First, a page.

5.1
NEXRAD Product Improvement Update 2014

- Indicates paper has been withdrawn from meeting
- Indicates an Award Winner
Wednesday, 5 February 2014: 8:30 AM
Room C105 (The Georgia World Congress Center )
Michael J. Istok, NOAA/NWS, Silver Spring, MD; and S. D. Smith and R. J. Vogt

The NEXRAD tri-agencies (Department of Commerce, National Weather Service (NWS); the Department of Defense, Air Force Weather Agency; the Department of Transportation, Federal Aviation Administration (FAA)) established the NEXRAD Product Improvement (NPI) Program as a long-term activity to steadily improve WSR-88D science and technology. In June 2013, the NPI program completed deployment of the dual polarization upgrade throughout the WSR-88D network, which promises to vastly improve rainfall estimates, hydrometeor classification and overall data quality. The dual polarization deployment concluded the formal NPI Program, which started in 1997, delivering Open Systems RPG, then ORDA, and many data quality and radar meteorological algorithm improvements and additions.

As the NWS gains experience with the WSR-88D dual polarization products, it's clear that the initial algorithms need tuning to address performance issues seen in certain geographic and climatic regions, and that much more operational benefit can be realized by infusing additional radar science and signal processing technology. NWS funding constraints have sharply reduced NPI resources, which has reduced the scope and speed at which algorithms and technology can be infused into the WSR-88D. However, steady progress continues at a reduced capacity and scope.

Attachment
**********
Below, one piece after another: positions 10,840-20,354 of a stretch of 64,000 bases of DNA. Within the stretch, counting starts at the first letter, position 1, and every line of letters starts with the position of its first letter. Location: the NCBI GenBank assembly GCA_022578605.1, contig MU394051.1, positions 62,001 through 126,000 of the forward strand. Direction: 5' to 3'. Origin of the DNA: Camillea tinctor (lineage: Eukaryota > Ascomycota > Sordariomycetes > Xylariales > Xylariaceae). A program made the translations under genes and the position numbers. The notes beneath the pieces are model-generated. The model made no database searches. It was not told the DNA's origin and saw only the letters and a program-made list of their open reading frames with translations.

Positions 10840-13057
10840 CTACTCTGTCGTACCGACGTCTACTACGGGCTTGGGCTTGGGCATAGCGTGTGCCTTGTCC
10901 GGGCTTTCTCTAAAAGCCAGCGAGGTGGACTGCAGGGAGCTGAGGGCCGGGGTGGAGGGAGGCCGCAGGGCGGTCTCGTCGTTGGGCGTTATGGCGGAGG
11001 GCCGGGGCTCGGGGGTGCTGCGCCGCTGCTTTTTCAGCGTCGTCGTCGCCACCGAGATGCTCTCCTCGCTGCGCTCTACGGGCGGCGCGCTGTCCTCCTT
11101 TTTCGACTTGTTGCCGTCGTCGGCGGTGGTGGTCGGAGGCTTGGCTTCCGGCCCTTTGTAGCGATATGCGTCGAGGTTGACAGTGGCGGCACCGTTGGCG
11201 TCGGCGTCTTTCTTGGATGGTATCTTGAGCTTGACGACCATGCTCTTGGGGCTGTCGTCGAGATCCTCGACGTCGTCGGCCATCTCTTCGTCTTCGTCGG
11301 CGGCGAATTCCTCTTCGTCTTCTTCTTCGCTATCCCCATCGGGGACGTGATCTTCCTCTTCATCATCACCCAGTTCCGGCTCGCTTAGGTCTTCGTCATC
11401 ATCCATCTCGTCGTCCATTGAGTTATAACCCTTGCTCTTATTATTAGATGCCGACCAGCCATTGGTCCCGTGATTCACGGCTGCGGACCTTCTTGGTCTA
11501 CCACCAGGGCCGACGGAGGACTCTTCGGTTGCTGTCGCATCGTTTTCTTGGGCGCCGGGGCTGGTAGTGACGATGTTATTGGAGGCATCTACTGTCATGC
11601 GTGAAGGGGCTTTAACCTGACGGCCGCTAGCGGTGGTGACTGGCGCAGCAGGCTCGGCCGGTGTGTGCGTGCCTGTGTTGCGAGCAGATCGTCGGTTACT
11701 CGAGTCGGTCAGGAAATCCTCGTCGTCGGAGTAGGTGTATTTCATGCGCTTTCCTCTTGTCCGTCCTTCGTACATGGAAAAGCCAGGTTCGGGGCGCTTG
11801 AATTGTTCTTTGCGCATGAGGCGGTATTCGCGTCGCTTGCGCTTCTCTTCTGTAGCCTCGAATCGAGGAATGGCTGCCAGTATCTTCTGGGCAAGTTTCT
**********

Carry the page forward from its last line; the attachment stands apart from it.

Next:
In addition to WSR-88D efforts, the NPI program integrated weather data from several FAA radar systems into NWS operational use. Data from all 45 Terminal Doppler Weather Radar (TDWR) units are used to generate WSR-88D type products to provide supplemental low altitude coverage and tornado detection, as well as enhanced WSR-88D back-up operations. On the horizon are potential projects for short wavelength, boundary layer radars to improve low altitude tornado detection and to support storm scale NWP models. A bit further out is the potential for incorporation of Phased Array Antenna technology, with its promise of comprehensive, rapid scanning surveillance.

This paper updates the status of radar product improvement projects, describes recent science and technology enhancements to the WSR-88D, and explores the expanding opportunities for development and implementation of new radar science and techniques intended to use WSR-88D and FAA weather radar data.